Under section 387, child protective services may bring a supplemental petition for an order changing or modifying a previous order by removing a child from the physical custody of a parent. (§ 387, subd. (a).) The petition must contain a statement of facts “sufficient to support the conclusion that the previous disposition has not been effective.” (§ 387, subd. (b).) “A section 387 petition is ordinarily required when the petitioner ․ seeks to modify a dispositional order by establishing the need for a ‘more restrictive level’ of custody.” (In re Jonique W. (1994) 26 Cal.App.4th 685, 690, 31 Cal.Rptr.2d 601, italics added.)
“In proceedings on a supplemental petition, a bifurcated hearing is required. [Citations.] In the first phase of a section 387 proceeding, the court must follow the procedures relating to a jurisdictional hearing on a section 300 petition, as set forth in [California Rules of Court,2] rules 1449 through 1452. [Citation.] At the conclusion of this so-called ‘jurisdictional phase’ of the section 387 hearing [citation], the juvenile court is required to make findings whether: (1) the factual allegations of the supplemental petition are or are not true; and (2) the allegation that the previous disposition has not been effective in protecting the child is, or is not, true. [Citation.] If both allegations are found to be true, a separate ‘dispositional’ hearing must be conducted under the procedures applicable to the original disposition hearing․ [Citation.]” (In re Jonique W., supra, 26 Cal.App.4th at p. 691, 31 Cal.Rptr.2d 601.)
For the dispositional hearing, the petitioner must prepare a social study of the child and a recommendation for disposition. (Rule 1455(a).) Here, for instance, the court ordered psychological evaluations for Javier and Hector, for use in determining a proper disposition. The court has a number of options, including dismissing the petition, permitting the child to remain at home or removing the child from the parent's custody. (Rule 1456(a)(1), (6) & (7).) The court may not order removal unless it finds by clear and convincing evidence “[t]here is substantial danger to the physical health, safety, protection, or physical or emotional well-being of the minor or would be if the minor were returned home,” and there are no alternative reasonable means to protect the minor, or the “minor is suffering severe emotional damage, as indicated by extreme anxiety, depression, withdrawal, or untoward aggressive behavior toward himself or herself or others,” and there are no reasonable alternative means to protect the minor. (§ 361, subd. (c)(1) & (3); rule 1456(d)(1) & (3).)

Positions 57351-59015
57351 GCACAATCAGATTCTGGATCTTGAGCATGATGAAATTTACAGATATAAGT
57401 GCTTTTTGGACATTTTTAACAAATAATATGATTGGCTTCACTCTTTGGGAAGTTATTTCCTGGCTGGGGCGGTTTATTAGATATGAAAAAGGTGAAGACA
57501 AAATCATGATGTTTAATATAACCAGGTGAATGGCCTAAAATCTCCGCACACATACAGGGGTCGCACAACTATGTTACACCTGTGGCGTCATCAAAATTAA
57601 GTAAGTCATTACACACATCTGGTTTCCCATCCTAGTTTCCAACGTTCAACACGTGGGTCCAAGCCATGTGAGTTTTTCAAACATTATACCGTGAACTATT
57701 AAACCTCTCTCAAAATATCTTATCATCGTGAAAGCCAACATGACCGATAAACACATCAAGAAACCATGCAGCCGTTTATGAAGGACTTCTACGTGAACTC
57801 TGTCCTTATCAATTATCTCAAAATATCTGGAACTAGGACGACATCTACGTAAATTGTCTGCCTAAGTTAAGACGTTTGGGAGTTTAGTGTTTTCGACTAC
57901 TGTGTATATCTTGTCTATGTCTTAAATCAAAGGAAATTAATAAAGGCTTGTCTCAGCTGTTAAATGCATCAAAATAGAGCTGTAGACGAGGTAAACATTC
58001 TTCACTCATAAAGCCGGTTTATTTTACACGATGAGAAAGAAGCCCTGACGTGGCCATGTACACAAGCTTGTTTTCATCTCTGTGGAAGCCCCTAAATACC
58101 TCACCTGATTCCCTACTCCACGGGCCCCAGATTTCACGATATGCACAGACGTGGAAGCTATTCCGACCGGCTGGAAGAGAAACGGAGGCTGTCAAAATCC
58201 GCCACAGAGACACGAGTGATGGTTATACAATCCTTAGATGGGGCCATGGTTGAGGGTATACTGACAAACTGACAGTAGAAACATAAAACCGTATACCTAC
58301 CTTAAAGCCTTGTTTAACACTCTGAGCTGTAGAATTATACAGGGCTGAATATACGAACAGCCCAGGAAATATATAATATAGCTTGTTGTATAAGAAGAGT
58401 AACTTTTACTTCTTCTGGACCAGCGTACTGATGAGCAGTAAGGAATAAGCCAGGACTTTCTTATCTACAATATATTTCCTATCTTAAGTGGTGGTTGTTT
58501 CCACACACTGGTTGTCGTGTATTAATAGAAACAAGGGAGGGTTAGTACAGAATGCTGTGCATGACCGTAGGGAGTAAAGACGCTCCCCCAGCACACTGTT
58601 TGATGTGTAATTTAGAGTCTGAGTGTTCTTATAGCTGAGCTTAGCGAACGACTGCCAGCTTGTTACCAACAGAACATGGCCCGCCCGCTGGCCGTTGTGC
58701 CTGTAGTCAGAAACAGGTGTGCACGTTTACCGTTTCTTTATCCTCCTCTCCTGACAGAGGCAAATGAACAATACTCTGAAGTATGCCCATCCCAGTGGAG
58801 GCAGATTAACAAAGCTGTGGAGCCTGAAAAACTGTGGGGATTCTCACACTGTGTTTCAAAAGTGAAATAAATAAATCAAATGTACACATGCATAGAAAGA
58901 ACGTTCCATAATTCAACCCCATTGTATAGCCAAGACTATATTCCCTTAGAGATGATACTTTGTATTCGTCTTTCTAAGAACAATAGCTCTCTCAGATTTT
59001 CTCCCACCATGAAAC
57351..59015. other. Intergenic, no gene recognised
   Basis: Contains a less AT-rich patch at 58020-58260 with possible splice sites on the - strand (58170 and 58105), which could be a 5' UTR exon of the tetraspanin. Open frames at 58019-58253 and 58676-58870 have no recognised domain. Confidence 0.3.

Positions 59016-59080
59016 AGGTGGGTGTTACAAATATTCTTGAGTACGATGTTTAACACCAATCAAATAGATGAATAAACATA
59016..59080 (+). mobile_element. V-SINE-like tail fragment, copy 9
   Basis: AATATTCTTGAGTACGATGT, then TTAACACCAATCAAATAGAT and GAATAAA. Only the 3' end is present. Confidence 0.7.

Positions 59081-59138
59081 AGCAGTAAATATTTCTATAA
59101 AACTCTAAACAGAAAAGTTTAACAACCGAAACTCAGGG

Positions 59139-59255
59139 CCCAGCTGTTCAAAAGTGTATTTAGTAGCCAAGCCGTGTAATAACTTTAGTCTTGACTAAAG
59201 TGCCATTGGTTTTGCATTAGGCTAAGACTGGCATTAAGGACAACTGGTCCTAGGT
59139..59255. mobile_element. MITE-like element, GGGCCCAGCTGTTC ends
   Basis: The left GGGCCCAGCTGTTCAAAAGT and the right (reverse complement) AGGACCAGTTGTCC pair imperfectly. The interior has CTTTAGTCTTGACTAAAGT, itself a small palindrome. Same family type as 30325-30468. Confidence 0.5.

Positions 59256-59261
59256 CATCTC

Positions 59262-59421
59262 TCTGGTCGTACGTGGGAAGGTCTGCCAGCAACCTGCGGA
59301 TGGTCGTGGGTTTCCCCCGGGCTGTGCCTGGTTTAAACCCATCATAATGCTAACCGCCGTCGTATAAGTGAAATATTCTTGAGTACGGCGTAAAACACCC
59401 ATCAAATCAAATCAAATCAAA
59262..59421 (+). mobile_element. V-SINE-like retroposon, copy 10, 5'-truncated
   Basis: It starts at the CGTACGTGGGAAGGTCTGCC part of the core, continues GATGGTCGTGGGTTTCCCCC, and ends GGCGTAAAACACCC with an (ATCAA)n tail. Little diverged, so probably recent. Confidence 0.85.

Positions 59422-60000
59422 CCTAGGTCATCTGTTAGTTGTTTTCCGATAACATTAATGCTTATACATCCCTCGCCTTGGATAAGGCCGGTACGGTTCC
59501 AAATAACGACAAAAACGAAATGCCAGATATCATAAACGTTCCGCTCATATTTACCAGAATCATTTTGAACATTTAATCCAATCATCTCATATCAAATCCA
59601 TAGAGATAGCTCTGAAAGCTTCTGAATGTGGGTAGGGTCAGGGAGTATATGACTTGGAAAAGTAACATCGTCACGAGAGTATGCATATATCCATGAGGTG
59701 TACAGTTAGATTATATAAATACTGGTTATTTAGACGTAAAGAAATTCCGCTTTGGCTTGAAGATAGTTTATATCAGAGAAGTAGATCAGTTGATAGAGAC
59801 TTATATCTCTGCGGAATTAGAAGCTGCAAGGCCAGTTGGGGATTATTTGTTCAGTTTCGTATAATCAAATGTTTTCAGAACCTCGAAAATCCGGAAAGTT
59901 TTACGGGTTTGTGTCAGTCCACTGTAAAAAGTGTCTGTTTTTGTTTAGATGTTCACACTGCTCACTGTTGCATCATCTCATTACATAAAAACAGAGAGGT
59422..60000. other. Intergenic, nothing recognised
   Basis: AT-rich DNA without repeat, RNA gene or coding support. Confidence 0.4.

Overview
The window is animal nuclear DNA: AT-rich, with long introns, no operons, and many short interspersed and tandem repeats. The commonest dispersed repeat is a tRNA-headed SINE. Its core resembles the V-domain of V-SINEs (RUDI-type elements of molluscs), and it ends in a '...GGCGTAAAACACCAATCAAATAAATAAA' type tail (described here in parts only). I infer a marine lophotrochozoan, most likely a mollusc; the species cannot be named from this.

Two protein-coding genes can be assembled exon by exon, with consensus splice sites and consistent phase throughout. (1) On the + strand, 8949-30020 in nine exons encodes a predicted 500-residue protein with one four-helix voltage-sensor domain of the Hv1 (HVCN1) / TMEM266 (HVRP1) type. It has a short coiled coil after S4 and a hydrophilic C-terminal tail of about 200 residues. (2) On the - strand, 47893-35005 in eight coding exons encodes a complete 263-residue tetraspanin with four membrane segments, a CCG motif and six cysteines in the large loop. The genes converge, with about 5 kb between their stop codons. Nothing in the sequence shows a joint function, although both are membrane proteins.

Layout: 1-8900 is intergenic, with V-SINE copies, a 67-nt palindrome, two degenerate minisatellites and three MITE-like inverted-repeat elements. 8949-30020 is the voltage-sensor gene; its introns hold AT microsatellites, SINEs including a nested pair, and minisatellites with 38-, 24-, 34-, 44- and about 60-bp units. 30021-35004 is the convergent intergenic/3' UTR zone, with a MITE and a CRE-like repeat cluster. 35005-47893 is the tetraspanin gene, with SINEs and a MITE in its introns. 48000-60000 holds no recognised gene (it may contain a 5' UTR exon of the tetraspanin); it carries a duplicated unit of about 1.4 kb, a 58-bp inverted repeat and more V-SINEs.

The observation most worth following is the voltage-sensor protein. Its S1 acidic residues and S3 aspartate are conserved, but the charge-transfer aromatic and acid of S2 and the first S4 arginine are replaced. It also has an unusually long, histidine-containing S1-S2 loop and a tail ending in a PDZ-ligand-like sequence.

The bifurcated procedures for original petitions (§ 300) and supplemental petitions (§ 387) are conceptually identical, and jurisdictional findings made in either instance are necessarily interlocutory and nonappealable. A dispositional order on a supplemental petition is appealable as a judgment (In re Christopher B. (1996) 43 Cal.App.4th 551, 556, fn. 2, 51 Cal.Rptr.2d 43), and issues arising from the jurisdictional portion of the hearing may be challenged on appeal of the dispositional order. Indeed, Maria has now filed a notice of appeal (D046520) from the dispositional order on the supplemental petition.3 In these appeals, however, Maria, Javier and Hector contend the boys' removal from her custody would be improper under section 387, but the argument is premature as the jurisdictional finding does not concern removal and there is no evidence in the record pertaining to removal. Because the appeals were brought before conclusion of the section 387 hearing, “there is nothing yet to appeal.” (In re Cody C. (2004) 121 Cal.App.4th 1297, 1301, 17 Cal.Rptr.3d 928.)
A reviewing court lacks jurisdiction to consider appeals from a nonappealable order, and has the duty to dismiss such appeals. (In re Mario C., supra, 124 Cal.App.4th at p. 1307, 21 Cal.Rptr.3d 891.) 4
The appeals are dismissed.
FN1. Undesignated section references are to the Welfare and Institutions Code unless otherwise specified.. FN1. Undesignated section references are to the Welfare and Institutions Code unless otherwise specified.
FN2. All rule references are to the California Rules of Court.. FN2. All rule references are to the California Rules of Court.
3. We denied the request of Maria, Javier and Hector to consolidate the matters in lieu of dismissing the appeals in this case.
4. Because of the dismissal, we are not required to address the parties' requests for judicial notice.
WE CONCUR: HUFFMAN and IRION, JJ.